Understanding Millennials Means Understanding Ourselves

Canary in a Coal Mine – Something or someone with certain sensitivities to his, her or its surroundings that acts as an indicator or early warning of possible adverse conditions or danger.    

                                                                                                                                                     – idioms.thefreedictionary.com


By Slater Elza

A simple Google search for “millennial jurors” will produce hundreds of thousands of hits.  The search will send you to any number of sites that will either sooth your frazzled pre-trial nerves or confirm your lost trial to come.  The results are contradictory and based on agendas and imperfect analysis. From those articles, we learn (1) that plaintiff’s counsel will strike all millennials while also understanding that they will drive up the damages award and are vital members of the jury, (2) civil defense lawyers avoid them at all costs while being the only ones smart enough to manipulate them for the good of their client and (3) both prosecutors and criminal defense lawyers will be saved by the young jurors who see things through a single prism of contradictions.  Most articles, blogs, and papers try to illustrate how different millennials are from their predecessors.  But what if they are not so different from other potential age groups and jurors? What if they are instead the “canary” that warns us that all jurors, and therefore juries, have changed over time?  What if these young jurors are the focus group that helps understand new juries and how to modify our stale and outdated approach to trial?

What is a Millennial?

There are some small differences in how scholars define this group, but they are generally:

  • 23-39 years old in 2020,
  • Almost 80 million in number,
  • More racially diverse than prior generations,
  • Less well off financially,
  • More politically liberal,
  • Shaped by technology,
  • Best educated generation, and
  • Less tied to specific religious institutions, political parties, and marriage.

Based on these researched and published factors, trial lawyers often feel forced to tailor their litigation approach to deal with a generation that is “different” from its predecessors while also trying to bifurcate their presentation to also relate to more “traditional” jurors.  This attempt to be all things to what we presume are varying groups leads to a disjointed presentation that offends, not accommodates, the target audience(s).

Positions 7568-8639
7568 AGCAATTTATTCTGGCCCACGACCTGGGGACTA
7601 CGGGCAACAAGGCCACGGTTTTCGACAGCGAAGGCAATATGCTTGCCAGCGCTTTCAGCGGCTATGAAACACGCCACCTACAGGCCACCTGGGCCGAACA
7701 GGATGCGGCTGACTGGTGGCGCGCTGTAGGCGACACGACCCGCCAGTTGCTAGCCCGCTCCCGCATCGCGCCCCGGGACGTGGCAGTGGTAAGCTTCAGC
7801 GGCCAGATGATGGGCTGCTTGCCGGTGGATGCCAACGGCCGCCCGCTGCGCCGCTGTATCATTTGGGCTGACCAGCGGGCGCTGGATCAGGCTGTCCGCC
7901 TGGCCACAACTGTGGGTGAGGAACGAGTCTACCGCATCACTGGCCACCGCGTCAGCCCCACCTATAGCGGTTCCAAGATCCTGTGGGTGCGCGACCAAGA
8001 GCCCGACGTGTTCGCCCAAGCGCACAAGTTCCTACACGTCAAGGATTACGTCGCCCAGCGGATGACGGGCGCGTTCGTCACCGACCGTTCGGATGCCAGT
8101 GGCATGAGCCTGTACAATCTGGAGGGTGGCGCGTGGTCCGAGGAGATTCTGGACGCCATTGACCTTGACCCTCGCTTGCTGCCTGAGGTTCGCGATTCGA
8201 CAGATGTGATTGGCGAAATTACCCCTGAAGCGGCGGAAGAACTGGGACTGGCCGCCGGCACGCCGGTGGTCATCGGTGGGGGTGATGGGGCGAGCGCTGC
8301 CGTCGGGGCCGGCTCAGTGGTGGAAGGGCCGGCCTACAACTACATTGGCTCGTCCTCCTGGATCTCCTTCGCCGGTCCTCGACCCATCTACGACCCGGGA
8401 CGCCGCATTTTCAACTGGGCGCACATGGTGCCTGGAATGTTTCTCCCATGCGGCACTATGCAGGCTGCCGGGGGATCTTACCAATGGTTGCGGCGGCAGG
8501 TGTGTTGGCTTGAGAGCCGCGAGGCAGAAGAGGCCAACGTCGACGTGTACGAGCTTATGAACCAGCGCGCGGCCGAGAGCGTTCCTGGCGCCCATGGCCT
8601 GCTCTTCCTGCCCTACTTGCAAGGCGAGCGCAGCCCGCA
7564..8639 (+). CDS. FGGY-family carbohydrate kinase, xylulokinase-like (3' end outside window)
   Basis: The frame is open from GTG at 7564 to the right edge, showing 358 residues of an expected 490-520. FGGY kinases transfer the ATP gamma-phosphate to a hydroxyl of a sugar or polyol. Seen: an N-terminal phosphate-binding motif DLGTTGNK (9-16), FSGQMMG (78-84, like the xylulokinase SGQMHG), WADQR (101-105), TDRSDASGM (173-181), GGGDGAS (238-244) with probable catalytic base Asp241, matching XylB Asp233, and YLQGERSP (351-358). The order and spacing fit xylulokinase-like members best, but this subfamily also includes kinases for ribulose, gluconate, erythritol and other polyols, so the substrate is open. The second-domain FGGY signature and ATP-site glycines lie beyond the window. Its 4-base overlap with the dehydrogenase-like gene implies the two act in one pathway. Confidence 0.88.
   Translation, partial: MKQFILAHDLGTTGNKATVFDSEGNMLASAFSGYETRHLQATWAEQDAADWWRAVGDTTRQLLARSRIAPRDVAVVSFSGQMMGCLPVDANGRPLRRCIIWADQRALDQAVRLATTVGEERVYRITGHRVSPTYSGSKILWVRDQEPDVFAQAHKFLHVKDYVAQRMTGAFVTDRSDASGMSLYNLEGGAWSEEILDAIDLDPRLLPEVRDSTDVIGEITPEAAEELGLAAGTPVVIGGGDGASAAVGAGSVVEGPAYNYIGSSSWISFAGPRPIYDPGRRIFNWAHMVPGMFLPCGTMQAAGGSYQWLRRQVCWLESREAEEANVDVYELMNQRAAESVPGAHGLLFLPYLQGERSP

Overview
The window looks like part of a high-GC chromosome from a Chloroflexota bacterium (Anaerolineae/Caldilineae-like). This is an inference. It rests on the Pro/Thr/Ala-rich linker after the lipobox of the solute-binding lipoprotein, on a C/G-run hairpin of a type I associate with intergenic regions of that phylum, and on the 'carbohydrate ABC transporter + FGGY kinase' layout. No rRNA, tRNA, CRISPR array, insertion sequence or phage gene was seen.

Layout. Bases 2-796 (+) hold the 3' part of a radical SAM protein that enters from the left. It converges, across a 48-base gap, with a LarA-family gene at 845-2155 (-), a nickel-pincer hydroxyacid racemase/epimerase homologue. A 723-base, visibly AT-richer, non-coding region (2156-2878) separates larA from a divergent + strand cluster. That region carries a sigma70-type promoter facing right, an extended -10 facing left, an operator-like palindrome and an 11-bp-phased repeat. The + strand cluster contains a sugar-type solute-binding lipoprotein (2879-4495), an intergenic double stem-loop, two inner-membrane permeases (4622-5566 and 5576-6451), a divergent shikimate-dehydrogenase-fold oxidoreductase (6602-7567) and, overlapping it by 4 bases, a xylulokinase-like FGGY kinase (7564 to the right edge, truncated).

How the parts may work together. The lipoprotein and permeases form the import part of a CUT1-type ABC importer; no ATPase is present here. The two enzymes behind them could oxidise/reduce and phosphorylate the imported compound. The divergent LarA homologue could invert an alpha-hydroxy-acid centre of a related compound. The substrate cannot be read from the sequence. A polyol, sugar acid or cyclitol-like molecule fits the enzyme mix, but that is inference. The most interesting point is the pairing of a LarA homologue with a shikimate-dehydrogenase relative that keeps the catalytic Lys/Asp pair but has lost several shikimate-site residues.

Millennials as Jurors

Going through the internet and papers discussing millennials as jurors, you can compile a list of contradictions a mile long.  But you can also begin to see some patterns. Millennials can be:

  • Tough on personal injury plaintiffs,
  • Tough on corporations,
  • Less likely to blindly follow experts,
  • More likely to do independent research on the internet, and
  • More likely to trust themselves to find the proper answer.

All of this is good information, but does it really make these young jurors some type of aberration that is distinct from other groups?

The basic driving factor of these traits is the advancement of technology. In the last few decades, technology has provided access to unlimited information. A Google search can provide anyone with (someone’s version of) an answer.  Someone seeking a solid reliable answer can swipe through a handful of websites and develop a basic understanding of a new topic.  Unlike in the past, they do not have to exclusively rely on the teacher or their boss to provide knowledge.  Gone are the Saturday afternoon trips to the library to work on a research paper.  A few clicks and a good printer puts the information in your hands.  Importantly, technology provides immediate access to multiple viewpoints that allows the seeker to quickly formulate her own conclusion.  Learning is no longer restricted to one source of information.

Google and widespread access to the internet exploded at or near the year 2000. The iPhone hit our briefcases (or pockets) around 2007.  So millennials (now aged 23-39) have spent either their entire life or the majority of their post-high school life with easy access to information and answers. This access was not available to the rest of us until later in life, but it is almost certain that most all 40-70 year olds have learned to take advantage of these developments.